The DFL connects and coordinates these 6 functional systems. All of the 6 functional systems are part of or linked to the DFL. Each individual system relies on the activation/strength and assistance of the other 5 systems. This is why the OP mechanics are so interconnected. They are interdependent, that is, the strength of each system is augmented/amplified by the contraction and activation of the other systems. Weakness in one system will contribute/lead to weakness in another system.

An issue such as over pronation is caused primarily by weakness in the arches. However your arch system may not be able to fire correctly because your dysfunctional core is operating with faulty firing patterns. It is all connected.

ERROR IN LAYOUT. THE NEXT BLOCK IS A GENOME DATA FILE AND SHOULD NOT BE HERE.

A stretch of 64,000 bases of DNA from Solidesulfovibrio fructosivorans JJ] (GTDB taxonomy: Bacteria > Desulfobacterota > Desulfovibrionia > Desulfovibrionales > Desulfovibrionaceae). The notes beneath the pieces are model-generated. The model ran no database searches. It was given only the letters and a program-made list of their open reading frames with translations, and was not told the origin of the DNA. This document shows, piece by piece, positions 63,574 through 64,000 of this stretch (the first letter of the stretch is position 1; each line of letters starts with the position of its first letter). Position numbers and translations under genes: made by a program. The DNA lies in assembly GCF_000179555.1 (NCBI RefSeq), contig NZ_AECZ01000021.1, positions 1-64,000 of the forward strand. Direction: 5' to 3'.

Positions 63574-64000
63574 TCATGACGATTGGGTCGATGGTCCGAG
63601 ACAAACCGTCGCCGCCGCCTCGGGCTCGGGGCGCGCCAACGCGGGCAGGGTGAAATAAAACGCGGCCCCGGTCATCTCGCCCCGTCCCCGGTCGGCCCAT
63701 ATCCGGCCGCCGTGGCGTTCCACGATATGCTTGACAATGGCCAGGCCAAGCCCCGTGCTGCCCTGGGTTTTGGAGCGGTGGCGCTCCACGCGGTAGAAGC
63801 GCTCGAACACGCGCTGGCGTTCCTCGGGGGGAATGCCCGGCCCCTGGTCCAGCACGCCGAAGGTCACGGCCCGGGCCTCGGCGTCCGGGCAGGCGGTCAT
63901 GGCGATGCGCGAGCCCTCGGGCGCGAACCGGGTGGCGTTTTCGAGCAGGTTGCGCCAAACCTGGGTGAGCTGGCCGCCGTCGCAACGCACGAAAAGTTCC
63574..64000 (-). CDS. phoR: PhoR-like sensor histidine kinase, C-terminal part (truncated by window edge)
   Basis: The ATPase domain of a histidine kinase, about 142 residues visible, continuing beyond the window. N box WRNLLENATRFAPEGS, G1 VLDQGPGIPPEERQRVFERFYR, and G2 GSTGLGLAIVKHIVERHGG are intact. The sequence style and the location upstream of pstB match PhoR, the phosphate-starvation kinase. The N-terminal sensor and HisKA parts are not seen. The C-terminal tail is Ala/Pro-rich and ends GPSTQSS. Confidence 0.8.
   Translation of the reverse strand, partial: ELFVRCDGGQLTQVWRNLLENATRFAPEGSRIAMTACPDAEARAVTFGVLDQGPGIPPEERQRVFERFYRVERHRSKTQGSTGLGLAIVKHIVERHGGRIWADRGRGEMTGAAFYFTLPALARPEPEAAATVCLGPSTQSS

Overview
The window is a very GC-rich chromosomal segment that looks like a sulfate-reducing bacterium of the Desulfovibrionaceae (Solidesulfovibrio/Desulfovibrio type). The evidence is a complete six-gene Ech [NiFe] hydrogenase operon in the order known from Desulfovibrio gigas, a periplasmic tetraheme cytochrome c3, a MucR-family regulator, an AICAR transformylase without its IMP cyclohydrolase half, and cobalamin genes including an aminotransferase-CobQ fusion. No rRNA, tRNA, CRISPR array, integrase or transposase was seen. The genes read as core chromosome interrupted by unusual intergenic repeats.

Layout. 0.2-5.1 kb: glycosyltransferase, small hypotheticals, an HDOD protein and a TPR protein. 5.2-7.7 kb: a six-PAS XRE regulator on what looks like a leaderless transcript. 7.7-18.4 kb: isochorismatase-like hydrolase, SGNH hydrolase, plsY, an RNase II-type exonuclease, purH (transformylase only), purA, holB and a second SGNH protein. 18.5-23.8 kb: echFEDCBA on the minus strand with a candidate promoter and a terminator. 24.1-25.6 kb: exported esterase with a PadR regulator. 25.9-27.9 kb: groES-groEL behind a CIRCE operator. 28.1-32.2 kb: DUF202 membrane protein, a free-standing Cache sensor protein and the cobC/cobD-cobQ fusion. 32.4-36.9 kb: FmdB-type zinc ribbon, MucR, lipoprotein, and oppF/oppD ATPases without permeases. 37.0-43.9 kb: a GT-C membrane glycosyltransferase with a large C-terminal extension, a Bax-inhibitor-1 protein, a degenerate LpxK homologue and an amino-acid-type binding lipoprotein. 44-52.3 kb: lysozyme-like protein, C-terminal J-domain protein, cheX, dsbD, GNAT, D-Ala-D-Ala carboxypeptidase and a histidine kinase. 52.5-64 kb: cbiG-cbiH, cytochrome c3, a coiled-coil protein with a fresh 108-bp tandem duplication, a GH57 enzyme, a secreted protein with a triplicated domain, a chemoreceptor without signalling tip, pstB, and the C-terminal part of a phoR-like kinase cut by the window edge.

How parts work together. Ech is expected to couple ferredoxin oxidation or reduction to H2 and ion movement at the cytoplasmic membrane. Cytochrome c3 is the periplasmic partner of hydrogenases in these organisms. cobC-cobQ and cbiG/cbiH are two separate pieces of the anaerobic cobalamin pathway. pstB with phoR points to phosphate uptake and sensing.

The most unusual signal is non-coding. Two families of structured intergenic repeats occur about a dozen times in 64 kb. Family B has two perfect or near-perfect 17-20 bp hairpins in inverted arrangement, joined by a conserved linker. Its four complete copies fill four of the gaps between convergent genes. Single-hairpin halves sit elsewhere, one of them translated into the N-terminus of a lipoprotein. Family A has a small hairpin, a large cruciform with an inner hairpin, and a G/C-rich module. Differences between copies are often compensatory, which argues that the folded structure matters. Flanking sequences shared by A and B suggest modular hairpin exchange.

You cannot simply remove/strengthen one part and expect it to fit back together with the rest. You have to strengthen the entire body together, through functional, whole body rehab.



The DFL is a Web

Consider the DFL a web, a long set of interconnected muscles and fascia. When you pull on one part of the web it communicates with and changes the entire structure. This allows load to be evenly distributed through the entire DFL rather than isolated in one area (such as the adductors). A functional DFL allows load to be dissipated across the entire body, from head to toe.

DFL strength depends on 6 functional systems

The strength and integrity of our DFL ‘web’ is dependent on the 6 functional systems (the firing patterns). It’s the strength of the arches, glutes, core, SIJ/pelvic floor, oblique chains and balance system which ensures a stable you.